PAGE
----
Brown ready to appear before Iraq inquiry

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Indy Politics

Gordon Brown has written to the Iraq Inquiry stressing that he is happy to appear "at any time", he told the Commons today as pressure mounted on the Prime Minister to give evidence ahead of the general election.

Mr Brown said he had made the offer in a letter to inquiry chairman Sir John Chilcot - which Downing Street later said was a new letter - but would take direction from Sir John about when to appear.

Demands have been growing on the Prime Minister to give evidence ahead of the general election which must be held by June after he was accused of starving the armed forces of essential funds.

Former defence secretary Geoff Hoon told the inquiry that the Treasury, under Mr Brown as chancellor, failed to fund the forces properly in the years before the conflict and then slashed their budget following the invasion.

At Prime Minister's question time, SNP Westminster leader Angus Robertson said: "The Chilcot Inquiry has heard that you were in the Iraq War inner circle and refused key payments for our troops on the front line.

"Will you confirm to the House that there is no impediment for you to seek a time to give evidence to the Chilcot Inquiry before the general election?"

Mr Brown replied: "This is, as I said, a matter for the Chilcot Inquiry.

"I have written to Sir John Chilcot and I have said to him that I am happy to give evidence at any time. That is a matter for the committee to decide, but I will take whatever advice he gives me about when he wishes me to appear.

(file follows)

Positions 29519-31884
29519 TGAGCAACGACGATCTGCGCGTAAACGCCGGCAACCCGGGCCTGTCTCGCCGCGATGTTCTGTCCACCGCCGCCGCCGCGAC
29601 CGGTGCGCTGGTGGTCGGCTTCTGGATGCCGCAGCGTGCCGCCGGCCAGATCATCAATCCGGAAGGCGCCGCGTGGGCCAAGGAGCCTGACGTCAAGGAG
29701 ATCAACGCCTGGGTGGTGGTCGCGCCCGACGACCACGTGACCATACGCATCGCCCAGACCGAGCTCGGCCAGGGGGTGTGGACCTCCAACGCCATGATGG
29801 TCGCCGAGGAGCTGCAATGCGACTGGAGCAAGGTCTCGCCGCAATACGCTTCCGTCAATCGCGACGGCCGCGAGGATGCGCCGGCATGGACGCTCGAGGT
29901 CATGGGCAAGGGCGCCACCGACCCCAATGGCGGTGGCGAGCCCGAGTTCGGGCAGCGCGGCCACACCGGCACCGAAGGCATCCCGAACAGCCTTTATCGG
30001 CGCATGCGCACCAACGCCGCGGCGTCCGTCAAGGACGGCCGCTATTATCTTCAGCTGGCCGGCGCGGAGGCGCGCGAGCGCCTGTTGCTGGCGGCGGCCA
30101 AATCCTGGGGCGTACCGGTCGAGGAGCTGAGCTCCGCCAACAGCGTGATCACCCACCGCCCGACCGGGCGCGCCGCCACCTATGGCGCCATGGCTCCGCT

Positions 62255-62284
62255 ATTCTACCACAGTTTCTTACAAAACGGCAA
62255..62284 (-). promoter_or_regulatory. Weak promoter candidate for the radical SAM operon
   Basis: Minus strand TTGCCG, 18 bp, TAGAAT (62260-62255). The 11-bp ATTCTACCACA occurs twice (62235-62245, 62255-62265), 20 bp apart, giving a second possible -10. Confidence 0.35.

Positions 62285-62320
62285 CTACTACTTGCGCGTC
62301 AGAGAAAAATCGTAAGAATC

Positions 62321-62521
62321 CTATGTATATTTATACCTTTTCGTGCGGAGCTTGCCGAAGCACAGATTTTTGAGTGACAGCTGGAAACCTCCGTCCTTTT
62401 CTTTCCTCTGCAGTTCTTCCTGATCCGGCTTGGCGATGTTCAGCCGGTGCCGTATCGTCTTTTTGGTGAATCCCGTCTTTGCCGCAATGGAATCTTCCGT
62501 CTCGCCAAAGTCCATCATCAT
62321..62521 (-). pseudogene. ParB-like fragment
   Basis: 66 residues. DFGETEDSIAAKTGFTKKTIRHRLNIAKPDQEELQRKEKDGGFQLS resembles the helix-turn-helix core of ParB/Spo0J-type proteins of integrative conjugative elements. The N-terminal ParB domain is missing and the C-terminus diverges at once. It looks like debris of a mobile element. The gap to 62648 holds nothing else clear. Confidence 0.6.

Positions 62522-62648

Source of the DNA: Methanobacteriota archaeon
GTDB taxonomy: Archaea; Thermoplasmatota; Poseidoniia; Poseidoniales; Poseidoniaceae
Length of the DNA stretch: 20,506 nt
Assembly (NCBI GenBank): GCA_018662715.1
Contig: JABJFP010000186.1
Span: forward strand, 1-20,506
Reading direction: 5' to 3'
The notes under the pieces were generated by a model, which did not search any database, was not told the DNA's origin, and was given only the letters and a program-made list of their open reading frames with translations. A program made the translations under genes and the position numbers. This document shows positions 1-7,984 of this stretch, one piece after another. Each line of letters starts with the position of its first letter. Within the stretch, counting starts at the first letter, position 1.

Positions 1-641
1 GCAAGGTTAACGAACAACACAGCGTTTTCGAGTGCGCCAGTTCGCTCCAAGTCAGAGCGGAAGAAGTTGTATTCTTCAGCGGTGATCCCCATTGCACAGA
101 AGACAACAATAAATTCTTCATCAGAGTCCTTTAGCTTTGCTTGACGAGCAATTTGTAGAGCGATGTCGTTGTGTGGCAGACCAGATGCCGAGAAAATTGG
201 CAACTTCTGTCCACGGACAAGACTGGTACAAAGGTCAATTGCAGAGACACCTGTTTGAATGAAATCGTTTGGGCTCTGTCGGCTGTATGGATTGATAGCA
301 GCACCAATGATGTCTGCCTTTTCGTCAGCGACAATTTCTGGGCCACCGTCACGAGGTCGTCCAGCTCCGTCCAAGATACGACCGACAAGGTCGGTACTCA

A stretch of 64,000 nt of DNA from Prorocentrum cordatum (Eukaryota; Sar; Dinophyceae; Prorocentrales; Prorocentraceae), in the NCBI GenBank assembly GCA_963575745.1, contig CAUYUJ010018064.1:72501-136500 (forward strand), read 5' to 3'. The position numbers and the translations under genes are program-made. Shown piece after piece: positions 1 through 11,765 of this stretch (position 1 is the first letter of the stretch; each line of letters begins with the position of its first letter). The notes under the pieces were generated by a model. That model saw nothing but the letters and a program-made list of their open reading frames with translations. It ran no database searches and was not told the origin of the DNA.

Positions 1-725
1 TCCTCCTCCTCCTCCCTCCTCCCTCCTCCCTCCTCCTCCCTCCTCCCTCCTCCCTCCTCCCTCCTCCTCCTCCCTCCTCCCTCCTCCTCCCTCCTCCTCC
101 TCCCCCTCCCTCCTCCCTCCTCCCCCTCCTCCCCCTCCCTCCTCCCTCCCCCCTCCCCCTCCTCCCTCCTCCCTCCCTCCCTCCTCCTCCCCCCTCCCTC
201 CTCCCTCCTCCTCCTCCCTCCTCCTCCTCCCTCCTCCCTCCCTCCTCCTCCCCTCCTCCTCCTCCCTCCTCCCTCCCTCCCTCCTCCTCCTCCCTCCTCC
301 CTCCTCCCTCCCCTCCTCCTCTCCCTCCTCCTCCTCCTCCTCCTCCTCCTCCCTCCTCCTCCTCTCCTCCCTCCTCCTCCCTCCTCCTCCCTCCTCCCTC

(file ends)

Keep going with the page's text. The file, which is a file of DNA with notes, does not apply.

"I am happy to give evidence about all the issues that he puts forward, and I am happy to satisfy the public of this country about our Government's commitment to the security of this country."

Last week Mr Brown insisted he had "nothing to hide" after Liberal Democrat leader Nick Clegg said the public were entitled to know his role in the Government's "most disastrous decision" before casting their votes on polling day.

Sir John has indicated that hearings will not be held in the run-up to the election to allow the inquiry to remain outside party politics.

Former Number 10 spin chief Alastair Campbell told the inquiry last week that Mr Brown, who was then chancellor, was part of the "inner circle" of ministers and advisers Tony Blair consulted in private on Iraq.

And Mr Hoon said this week that orders for vital new equipment - including additional helicopters which could have been used in the current conflict in Afghanistan - had to be cancelled as a result of the Treasury's cost-cutting measures.



Shadow foreign secretary William Hague said he hoped Mr Brown's letter would lead to the Prime Minister giving evidence to Sir John's panel before voters go to the polls.

"We welcome the fact that the Prime Minister has finally done what we have called for and what the British public expects and made himself available to the Iraq Inquiry at any time," Mr Hague said.

"We hope that this will now pave the way for Sir John Chilcot to call on the Prime Minister to give evidence before the general election.

"It is only right and proper that all those who played a role in taking the country to war give evidence before the general election."



In his letter to Sir John Chilcot, sent yesterday, Mr Brown said: "I am clear that it is a matter for you how you conduct the Inquiry and that it is, and must remain, entirely independent of Government.

"In undertaking this you have rightly chosen the order you wish to receive evidence.

"For my part, I want to make it absolutely clear I am prepared to give evidence whenever you see fit. I remain happy to take your advice on this matter."

A Downing Street spokesman added: "As the Prime Minister has made clear on several occasions, the Government will continue to cooperate fully with the inquiry."

Liberal Democrat leader Nick Clegg said: "Gordon Brown has done little or nothing to change his position.

"He must insist, on behalf of the British people, that he appears at the inquiry before the election.

"Based on his mealy-mouthed comments today, the British people are no nearer to seeing the testimony of the man who signed the cheques for this disastrous war."

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